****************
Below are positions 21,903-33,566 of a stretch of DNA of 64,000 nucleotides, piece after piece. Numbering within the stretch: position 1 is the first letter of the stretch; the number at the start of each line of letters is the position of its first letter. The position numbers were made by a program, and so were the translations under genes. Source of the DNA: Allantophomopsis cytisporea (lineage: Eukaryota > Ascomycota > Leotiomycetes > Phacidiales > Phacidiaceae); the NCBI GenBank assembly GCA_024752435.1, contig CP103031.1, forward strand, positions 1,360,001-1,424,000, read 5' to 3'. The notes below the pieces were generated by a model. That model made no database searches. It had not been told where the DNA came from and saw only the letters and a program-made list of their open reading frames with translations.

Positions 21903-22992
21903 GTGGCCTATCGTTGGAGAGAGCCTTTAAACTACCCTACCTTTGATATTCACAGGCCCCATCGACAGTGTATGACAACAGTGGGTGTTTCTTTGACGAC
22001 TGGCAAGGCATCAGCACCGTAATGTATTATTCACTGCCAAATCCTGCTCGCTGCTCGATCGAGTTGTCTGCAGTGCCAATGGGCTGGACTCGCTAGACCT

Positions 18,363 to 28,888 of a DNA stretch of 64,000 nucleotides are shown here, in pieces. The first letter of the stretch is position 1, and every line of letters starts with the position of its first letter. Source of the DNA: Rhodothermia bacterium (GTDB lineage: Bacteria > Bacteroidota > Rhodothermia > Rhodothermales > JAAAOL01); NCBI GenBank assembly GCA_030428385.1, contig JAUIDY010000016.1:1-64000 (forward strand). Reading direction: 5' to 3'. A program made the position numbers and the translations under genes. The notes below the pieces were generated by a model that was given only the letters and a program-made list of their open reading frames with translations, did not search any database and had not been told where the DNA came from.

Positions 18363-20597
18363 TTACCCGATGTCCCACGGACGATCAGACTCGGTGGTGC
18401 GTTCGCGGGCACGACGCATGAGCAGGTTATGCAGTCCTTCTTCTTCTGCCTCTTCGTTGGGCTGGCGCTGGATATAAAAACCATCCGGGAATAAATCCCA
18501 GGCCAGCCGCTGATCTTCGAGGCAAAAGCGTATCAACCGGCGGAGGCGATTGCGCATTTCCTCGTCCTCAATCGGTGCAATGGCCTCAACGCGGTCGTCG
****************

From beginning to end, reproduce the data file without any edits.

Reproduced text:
Below are positions 21,903-33,566 of a stretch of DNA of 64,000 nucleotides, piece after piece. Numbering within the stretch: position 1 is the first letter of the stretch; the number at the start of each line of letters is the position of its first letter. The position numbers were made by a program, and so were the translations under genes. Source of the DNA: Allantophomopsis cytisporea (lineage: Eukaryota > Ascomycota > Leotiomycetes > Phacidiales > Phacidiaceae); the NCBI GenBank assembly GCA_024752435.1, contig CP103031.1, forward strand, positions 1,360,001-1,424,000, read 5' to 3'. The notes below the pieces were generated by a model. That model made no database searches. It had not been told where the DNA came from and saw only the letters and a program-made list of their open reading frames with translations.

Positions 21903-22992
21903 GTGGCCTATCGTTGGAGAGAGCCTTTAAACTACCCTACCTTTGATATTCACAGGCCCCATCGACAGTGTATGACAACAGTGGGTGTTTCTTTGACGAC
22001 TGGCAAGGCATCAGCACCGTAATGTATTATTCACTGCCAAATCCTGCTCGCTGCTCGATCGAGTTGTCTGCAGTGCCAATGGGCTGGACTCGCTAGACCT

Positions 18,363 to 28,888 of a DNA stretch of 64,000 nucleotides are shown here, in pieces. The first letter of the stretch is position 1, and every line of letters starts with the position of its first letter. Source of the DNA: Rhodothermia bacterium (GTDB lineage: Bacteria > Bacteroidota > Rhodothermia > Rhodothermales > JAAAOL01); NCBI GenBank assembly GCA_030428385.1, contig JAUIDY010000016.1:1-64000 (forward strand). Reading direction: 5' to 3'. A program made the position numbers and the translations under genes. The notes below the pieces were generated by a model that was given only the letters and a program-made list of their open reading frames with translations, did not search any database and had not been told where the DNA came from.

Positions 18363-20597
18363 TTACCCGATGTCCCACGGACGATCAGACTCGGTGGTGC
18401 GTTCGCGGGCACGACGCATGAGCAGGTTATGCAGTCCTTCTTCTTCTGCCTCTTCGTTGGGCTGGCGCTGGATATAAAAACCATCCGGGAATAAATCCCA
18501 GGCCAGCCGCTGATCTTCGAGGCAAAAGCGTATCAACCGGCGGAGGCGATTGCGCATTTCCTCGTCCTCAATCGGTGCAATGGCCTCAACGCGGTCGTCG